The Assistant/Associate Curator, Arts of Africa is a newly created curatorial position with a strong emphasis on interpretation, reporting to the Senior Curator, Department of the Arts of Africa and the Americas/Curator, Arts of Africa and also working closely with the Museum’s Education department.  The selected candidate must have expertise in African art and will work with the permanent collection to foster the educational mission of the museum. In collaboration with Education staff, the Assistant/Associate Curator’s primary responsibility is to expand the understanding and appreciation of the Museum’s collection and to ensure the most effective interpretative program and its integration into teaching. The Assistant/Associate Curator will be responsible for the cataloguing of the collection and will promote knowledge of the collection through exhibitions, publications and educational programs that inform the public, students and scholars.

  • Conducts research on and documents the Museum’s collection of African art, including the compilation of records for cataloguing and object identification, and works with the Registrars department to ensure collection records are accurate and up-to-date.
  • Works with Education department staff to develop and implement wide range of interpretative programs based on the collection. Disseminates research on the collection through publications (including exhibition labels, gallery guides, catalogue entries and articles) and educational programs, such as lectures, symposia, docent training, and gallery talks. Fosters integration of Museum’s collection into teaching by working with Education staff within the museum and by developing collaborative relationships based on teaching from the collection with outside institutions, including local universities (Rutgers, Seton Hall, etc.)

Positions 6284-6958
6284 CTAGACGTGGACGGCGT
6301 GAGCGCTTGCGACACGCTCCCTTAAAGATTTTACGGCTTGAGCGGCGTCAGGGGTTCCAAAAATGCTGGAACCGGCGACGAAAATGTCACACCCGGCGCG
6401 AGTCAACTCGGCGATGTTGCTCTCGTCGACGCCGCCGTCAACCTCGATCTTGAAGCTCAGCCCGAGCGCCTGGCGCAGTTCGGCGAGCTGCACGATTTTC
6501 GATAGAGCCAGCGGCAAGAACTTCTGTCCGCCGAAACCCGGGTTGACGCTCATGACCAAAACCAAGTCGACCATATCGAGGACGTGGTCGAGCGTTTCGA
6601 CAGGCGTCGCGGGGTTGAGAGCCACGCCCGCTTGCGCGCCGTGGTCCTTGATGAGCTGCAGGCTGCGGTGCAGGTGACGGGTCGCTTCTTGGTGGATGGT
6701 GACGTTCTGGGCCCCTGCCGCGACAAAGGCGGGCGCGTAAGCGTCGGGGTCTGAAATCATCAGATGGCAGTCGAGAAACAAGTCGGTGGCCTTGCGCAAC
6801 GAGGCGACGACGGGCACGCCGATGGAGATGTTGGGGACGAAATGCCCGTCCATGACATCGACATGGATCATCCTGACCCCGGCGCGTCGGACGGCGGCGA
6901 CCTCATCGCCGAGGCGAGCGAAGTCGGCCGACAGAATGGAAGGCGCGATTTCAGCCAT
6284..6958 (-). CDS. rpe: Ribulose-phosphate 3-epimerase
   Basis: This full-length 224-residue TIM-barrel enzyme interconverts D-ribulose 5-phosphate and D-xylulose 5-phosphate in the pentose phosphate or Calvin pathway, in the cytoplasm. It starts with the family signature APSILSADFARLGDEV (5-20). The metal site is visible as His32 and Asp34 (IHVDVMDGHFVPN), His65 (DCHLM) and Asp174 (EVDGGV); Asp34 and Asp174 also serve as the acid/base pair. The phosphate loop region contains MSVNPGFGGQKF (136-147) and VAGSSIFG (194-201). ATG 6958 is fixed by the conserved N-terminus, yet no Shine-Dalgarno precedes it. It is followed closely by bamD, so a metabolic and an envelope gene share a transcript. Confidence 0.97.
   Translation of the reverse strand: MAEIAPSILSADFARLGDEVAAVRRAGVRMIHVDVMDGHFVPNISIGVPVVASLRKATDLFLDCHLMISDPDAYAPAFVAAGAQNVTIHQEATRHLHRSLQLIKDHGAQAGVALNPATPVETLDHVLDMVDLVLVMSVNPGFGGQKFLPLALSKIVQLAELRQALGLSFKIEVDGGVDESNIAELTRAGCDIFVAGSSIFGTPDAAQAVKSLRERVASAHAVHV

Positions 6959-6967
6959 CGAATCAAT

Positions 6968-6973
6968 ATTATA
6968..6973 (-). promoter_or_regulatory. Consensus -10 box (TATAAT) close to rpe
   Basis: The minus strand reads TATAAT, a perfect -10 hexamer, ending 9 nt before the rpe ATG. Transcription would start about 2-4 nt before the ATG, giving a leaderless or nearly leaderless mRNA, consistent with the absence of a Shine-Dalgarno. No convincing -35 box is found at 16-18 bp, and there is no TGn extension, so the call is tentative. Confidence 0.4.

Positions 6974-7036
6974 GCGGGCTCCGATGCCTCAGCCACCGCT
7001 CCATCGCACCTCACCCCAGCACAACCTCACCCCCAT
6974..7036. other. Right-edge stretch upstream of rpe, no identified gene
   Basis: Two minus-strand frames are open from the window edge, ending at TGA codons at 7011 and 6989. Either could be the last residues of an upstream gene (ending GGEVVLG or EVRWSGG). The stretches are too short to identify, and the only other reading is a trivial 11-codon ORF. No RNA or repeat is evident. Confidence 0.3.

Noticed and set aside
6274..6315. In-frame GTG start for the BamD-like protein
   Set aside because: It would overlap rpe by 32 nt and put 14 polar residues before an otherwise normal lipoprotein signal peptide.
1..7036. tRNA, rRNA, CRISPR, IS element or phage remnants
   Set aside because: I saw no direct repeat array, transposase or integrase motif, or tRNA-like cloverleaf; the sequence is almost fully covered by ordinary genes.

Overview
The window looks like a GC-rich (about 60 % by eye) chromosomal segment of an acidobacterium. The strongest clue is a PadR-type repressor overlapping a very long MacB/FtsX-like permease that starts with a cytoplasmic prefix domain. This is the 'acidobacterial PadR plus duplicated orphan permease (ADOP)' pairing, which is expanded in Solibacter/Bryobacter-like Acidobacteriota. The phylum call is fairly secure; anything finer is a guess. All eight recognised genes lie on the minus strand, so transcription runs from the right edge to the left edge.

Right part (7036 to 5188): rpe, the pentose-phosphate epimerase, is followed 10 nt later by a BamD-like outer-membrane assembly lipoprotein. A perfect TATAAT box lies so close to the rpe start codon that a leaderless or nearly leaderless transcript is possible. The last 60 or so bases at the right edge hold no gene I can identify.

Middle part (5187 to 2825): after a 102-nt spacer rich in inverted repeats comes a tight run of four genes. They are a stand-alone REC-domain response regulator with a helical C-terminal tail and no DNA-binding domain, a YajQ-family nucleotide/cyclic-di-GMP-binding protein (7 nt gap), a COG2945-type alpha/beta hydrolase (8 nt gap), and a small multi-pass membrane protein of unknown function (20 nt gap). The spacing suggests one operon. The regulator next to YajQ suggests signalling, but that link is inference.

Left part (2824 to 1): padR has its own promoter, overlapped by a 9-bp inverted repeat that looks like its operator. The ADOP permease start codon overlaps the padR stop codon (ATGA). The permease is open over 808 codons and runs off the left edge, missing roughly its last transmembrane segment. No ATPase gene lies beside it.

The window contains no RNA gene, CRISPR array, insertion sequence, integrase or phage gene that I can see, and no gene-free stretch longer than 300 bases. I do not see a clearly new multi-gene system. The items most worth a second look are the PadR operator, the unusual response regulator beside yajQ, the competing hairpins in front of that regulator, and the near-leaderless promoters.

• Working under the direction of the Senior Curator and in collaboration with other relevant departments within the Museum (Education, Exhibitions, Registrar, Marketing and Development), contributes to the development and execution of exhibitions drawn from the Museum’s collection as well as loan exhibitions.
  • Working with Senior Curator, contributes to the support of development activities, including assisting in writing grant proposals and other fund-raising activities and engaging collectors and donors to develop the collection
  • Serves as supervisor to curatorial interns
  • Contributes to scholarship in area of specialty through participation in outside symposia and publications.

  • Demonstrated ability to establish and maintain effective working relationships, both one-on-one and in a team situation, and a commitment to collaboration
  • Ability to communicate effectively and in a professional manner, both verbally and in writing.
  • Excellent interpersonal skills
  • Self-directed; ability to take initiative and anticipate actions as needed.
  • Attention to detail and ability to conceptualize steps involved in implementing programs as well as to see the big picture
  • Excellent computer and organizational skills

  • Ph.D. in art history, anthropology or museum/curatorial studies with focus on African art required.
  • Preferred: one to three years related professional experience (museum or university setting).
  • Art museum, research institute, or university teaching experience required.

POSITION LEVEL:  Assistant or Associate Curator.  Level commensurate with experience and qualifications.

COMPENSATION:  Competitive with excellent benefits package.

Interested candidates should forward their resume with cover letter by September 23, 2011 to:   
                Human Resources
                The Newark Museum   
                49 Washington Street
                Newark, NJ  07102
                Fax:  (973) 645-0306